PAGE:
Coronavirus: Second wave is real, warns Saudi doctor

The second wave of Covid-19 is in the Middle East and it's mutating, Saudi Arabia’s former deputy health minister tells Dubai conference

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The second wave is real and it hit the Middle East in early October, said a prominent Saudi Arabian doctor.

"We do know the Covid-19 virus is mutating in almost every country, including in the Middle East,” said Dr Ziad Memish, the Kingdom’s former deputy minister of public health.

"The second wave is very real and we are seeing it in all six World Health Organisation regions," he said.

"In the Eastern Mediterranean region, the second wave has started in some countries and the highest affected in the last few weeks are Iran, Iraq, Morocco and Jordan.”

In first two weeks of October, cases jumped by 23 per cent in Morocco and by 46 per cent in Libya, he said.

Dr Memish made his remarks on Friday at The UAE Infectious Diseases Week conference hosted in Dubai. That day, the UAE reported its tenth consecutive day of more than 1,000 new cases.

Saudi Deputy Health Minister Ziad Memish looks on prior to a meeting on the SARS-like virus coronavirus (nCoV) situation on May 23, 2013 at the World Health Assembly in Geneva. Saudi Arabia lamented that foreign drug companies had patented the new SARS-like virus that has killed 22 people worldwide in less than a year, slowing down the diagnosis process considerably. "We are still struggling with diagnostics and the reason is that the virus was patented by scientists and is not allowed to be used for investigations by other scientists," said Saudi Deputy Health Minister Ziad Memish. AFP PHOTO / FABRICE COFFRINI (Photo by FABRICE COFFRINI / AFP)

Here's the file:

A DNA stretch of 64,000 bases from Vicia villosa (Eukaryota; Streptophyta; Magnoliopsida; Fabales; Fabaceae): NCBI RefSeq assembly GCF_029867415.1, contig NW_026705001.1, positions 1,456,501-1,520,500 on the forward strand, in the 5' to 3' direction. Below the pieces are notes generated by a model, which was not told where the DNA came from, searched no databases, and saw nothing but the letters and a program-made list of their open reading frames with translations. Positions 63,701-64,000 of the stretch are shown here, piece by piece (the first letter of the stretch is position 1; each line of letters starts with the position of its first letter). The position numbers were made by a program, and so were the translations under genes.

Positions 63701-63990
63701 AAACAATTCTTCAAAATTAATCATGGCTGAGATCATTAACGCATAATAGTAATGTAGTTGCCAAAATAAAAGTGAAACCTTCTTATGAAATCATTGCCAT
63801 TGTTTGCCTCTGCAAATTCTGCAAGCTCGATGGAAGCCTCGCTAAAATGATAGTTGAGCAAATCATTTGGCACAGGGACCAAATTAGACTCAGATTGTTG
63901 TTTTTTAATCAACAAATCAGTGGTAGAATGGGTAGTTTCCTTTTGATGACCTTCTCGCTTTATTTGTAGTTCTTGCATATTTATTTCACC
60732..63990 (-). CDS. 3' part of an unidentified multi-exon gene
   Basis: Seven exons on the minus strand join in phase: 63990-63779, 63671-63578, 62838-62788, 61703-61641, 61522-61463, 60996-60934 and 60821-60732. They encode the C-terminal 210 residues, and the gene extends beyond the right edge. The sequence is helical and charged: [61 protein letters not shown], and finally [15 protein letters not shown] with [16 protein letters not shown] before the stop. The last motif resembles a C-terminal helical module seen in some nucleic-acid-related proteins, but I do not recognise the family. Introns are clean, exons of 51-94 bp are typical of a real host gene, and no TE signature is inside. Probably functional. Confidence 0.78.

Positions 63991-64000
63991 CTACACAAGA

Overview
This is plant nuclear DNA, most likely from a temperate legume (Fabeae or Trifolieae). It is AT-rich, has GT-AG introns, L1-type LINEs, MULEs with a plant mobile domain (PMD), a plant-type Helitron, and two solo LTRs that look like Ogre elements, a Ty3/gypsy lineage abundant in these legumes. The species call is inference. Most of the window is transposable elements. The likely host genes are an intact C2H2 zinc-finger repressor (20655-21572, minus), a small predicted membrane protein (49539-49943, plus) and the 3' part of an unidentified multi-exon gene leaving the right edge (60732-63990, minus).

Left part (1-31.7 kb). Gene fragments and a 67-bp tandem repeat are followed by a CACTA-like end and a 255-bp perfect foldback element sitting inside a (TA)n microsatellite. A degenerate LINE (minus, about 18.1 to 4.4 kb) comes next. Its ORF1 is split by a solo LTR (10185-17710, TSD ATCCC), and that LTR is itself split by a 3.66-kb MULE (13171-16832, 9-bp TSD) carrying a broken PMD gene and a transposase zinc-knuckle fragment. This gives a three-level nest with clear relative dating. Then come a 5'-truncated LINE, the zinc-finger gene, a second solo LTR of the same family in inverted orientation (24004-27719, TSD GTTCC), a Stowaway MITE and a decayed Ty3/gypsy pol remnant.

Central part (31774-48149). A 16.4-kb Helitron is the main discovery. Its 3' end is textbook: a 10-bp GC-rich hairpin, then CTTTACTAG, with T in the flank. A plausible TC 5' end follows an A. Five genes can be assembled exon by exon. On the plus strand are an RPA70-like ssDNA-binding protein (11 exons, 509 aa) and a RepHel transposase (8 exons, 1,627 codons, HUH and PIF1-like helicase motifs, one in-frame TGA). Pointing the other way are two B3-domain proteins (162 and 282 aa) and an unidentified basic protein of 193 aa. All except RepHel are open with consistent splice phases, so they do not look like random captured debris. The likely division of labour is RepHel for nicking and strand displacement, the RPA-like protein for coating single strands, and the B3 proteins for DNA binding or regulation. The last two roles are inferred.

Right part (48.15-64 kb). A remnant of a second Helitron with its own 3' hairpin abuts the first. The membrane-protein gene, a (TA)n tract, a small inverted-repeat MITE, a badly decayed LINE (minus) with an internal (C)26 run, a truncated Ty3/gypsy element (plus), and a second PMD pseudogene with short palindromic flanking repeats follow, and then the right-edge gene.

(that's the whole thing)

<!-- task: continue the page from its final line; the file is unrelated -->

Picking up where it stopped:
Dr Ziad Memish, senior consultant of infectious diseases and Director Research and Innovation Centre, King Saud Medical City in Saudi Arabia. Fabrice Coffrini / AFP

Covid -19 vaccine development

"The vaccine is the way forward,” said Dr Memish, adding that it may require booster shots as in the case of flu vaccines.

"Whatever vaccine comes up, we will have to give booster doses every year or two years."

He also warned of the risks with rushing vaccine development. Under normal circumstances, the process of producing a vaccine can take up to 15 years.

Vaccine development begins with preclinical studies, which are followed by three phases that require approval from regulatory authorities and detailed safety assessments.

With Covid-19, this process could be shrunk into less than a year, he said.

"Over the last nine months, we have seen a lot of vaccines that have been developing expedited. We have 10 of these vaccines in late clinical trials," said Dr Memish, who is an infectious disease specialist at the King Saud Medical City in Saudi Arabia.

"We do not know many of these 10 vaccines will actually make it to the market."

There have also been some hitches.

The University of Oxford and British pharmaceutical company AstraZeneca halted clinical trials globally after a volunteer in the UK fell ill, although work restarted everywhere except the US.

American pharmaceutical giant Johnson and Johnson also temporarily suspended its Phase 3 Covid-19 vaccine trial due to an unexplained illness in a study participant.

"We all know that the concerns with developing vaccines are unknown side effects,” said Dr Memish.

"We require 20 million doses to be administered to know the absolute safety of the vaccine. Currently, the studies going on recruit between 30,000-60,000 individuals, which gives some idea of short-term safety but does not give you information on long-term safety."